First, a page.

Two Sword Lengths: Losers’ Consent and Violence in National Legislatures

Christopher Gandrud

Yonsei University

Paper







Paper available at SSRN

Outline

What is legislative violence?








Physical fights between legislators in national legislative chambers.

Examples of Legislative Violence (1)


Turkish Fighting
From The Guardian

Examples of Legislative Violence (2)


Ukrainian Fighting
From The Guardian

Examples of Legislative Violence (3)


South Korean Fighting
From The Guardian

Where Does Legislative Violence Occur?

Legislative Violence (1981-Winter 2011)


Data collected by author.

Widespread







Country-Years With & Without Violence


So . . .







Legislative violence is more common in:

Why should we care?



Violence & Losing

What might predict violence in legislatures?


Violence & Winner/Loser Gaps


Building on the losers’ consent and consensual institutions literatures, I argue that:



Legislative violence is more likely when the gaps between winners and losers are bigger.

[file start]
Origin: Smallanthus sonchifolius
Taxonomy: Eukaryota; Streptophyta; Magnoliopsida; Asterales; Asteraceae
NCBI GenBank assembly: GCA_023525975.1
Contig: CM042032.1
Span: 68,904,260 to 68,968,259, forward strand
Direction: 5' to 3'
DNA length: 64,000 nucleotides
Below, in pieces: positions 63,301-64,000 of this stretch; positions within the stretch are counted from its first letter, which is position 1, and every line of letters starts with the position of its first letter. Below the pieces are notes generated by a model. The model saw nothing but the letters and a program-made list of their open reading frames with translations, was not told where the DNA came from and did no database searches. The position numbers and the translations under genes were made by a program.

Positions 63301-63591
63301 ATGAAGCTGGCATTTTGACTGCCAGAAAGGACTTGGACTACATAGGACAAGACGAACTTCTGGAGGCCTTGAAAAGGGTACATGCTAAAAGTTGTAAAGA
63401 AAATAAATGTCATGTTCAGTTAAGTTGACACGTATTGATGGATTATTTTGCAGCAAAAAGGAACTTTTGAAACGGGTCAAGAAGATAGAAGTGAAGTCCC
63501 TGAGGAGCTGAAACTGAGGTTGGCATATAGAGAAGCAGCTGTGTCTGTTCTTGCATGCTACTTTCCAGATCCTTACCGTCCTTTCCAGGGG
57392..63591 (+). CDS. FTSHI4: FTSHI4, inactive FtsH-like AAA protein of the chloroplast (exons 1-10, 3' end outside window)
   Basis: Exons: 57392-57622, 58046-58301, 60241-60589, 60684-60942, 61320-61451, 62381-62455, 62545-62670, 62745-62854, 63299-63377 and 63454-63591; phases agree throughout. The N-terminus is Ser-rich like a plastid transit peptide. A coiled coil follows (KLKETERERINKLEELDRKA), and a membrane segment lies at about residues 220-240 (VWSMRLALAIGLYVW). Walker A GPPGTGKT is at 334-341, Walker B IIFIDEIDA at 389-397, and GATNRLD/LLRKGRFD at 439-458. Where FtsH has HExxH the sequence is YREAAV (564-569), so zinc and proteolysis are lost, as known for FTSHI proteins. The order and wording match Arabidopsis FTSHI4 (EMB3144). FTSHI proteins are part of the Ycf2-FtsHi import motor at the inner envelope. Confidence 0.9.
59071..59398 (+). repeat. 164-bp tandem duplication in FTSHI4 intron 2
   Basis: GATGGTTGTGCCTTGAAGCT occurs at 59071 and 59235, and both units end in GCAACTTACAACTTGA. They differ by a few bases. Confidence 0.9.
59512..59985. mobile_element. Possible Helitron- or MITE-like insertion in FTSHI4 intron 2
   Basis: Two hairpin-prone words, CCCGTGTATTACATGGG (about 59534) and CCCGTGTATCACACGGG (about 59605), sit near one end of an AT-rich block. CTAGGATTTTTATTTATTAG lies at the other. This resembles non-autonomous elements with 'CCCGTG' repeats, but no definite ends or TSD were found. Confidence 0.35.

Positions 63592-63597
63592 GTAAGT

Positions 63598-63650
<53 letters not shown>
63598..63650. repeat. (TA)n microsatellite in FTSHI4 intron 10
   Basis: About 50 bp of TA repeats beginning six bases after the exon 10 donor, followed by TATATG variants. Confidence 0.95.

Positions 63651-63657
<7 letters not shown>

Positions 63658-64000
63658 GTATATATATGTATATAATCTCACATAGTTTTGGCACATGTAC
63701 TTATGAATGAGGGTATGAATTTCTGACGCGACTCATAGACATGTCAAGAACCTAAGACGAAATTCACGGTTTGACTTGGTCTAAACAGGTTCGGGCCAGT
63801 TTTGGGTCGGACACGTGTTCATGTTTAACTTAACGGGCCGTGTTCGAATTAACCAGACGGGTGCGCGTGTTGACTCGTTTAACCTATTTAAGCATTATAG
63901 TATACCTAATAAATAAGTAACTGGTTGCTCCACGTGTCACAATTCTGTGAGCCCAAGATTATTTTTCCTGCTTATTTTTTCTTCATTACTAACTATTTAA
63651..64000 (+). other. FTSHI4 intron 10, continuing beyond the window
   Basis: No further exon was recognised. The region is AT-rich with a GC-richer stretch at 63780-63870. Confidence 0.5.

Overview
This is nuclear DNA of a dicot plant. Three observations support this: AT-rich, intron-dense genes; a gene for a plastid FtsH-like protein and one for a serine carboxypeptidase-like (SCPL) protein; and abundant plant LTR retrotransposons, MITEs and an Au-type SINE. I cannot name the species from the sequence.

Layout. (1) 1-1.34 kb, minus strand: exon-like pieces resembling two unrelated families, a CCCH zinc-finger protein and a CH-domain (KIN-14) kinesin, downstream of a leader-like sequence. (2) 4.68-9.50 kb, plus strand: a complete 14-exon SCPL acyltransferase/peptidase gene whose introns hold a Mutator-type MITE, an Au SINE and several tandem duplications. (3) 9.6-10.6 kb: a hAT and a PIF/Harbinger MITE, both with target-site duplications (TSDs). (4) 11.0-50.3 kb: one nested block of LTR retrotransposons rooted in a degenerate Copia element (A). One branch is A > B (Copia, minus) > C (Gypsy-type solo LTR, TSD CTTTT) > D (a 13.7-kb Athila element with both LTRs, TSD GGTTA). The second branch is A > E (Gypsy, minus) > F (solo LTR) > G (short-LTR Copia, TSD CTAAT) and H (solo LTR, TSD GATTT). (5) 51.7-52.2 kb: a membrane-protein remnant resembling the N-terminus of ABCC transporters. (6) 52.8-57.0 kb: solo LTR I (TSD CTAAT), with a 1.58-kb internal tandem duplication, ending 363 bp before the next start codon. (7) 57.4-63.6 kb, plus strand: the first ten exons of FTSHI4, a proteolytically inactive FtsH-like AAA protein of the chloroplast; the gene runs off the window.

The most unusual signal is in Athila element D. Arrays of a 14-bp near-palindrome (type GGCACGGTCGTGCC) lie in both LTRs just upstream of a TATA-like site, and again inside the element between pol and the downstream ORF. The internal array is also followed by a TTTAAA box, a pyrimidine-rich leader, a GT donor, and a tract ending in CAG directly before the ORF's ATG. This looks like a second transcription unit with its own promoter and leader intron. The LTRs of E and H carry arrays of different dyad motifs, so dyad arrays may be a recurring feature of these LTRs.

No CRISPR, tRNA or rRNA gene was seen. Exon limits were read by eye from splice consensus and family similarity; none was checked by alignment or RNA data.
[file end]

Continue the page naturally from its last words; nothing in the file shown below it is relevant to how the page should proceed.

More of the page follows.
Violence & Winner/Loser Gaps


Building on the losers’ consent and consensual institutions literatures, I argue that:



Legislative violence is more likely when the gaps between winners and losers are bigger.

Bigger gaps make losing more painful and winners’ decisions more difficult to consent to.

Winner/Loser Gaps (1)


Experience in the other position under the current rules of the game:

Winner/Loser Gaps (1)


Experience Gap

Experience Gap

Winner/Loser Gaps (2)


Representation

Winner/Loser Gaps (2)


Representation Gap

Representation Gap

Winner/Loser Gaps (3)

Preferences & Power

Winner/Loser Gaps (3)

Preferences & Power

Winner/Loser Gaps (2)


Representation Gap

Representation Gap





\(N = \mathrm{New\:Policy}\)
\(SQ = \mathrm{Status\:Quo\:Policy}\)

Framework



Predicted Probability of Legislative Violence

New Democracy Old Democracy
Majoritarian Likely Unlikely
South Korea United Kingdom
Consensual Unlikely Unlikely
South Africa Sweden

Empirical Model


Rare Logistic Regression (1)


Rare Logistic Regression (2)


Independent Variables


Variable Source
Age of Democracy Marshall and Jaggers (2009)
Disproportionality Gallagher (2012) &
Carey and Hix (2011)
Majority Beck et al. (2001)
Gov. Fractionalization Beck et al. (2001)
Trust World Values Survey
Association (2009)
Immunity Fish and Kroening (2009)



For the full list of variables included in the analysis see the Base Variable Summary table in the paper’s Appendix.

Main Results: Culture & Hard Rules




Main Results: Age of Democracy


Main Results: Disproportionality (1)


Main Results: Disproportionality (2)


Main Results: Government Majority


Conclusions: Framework Compared to Empirical Observations


Conclusions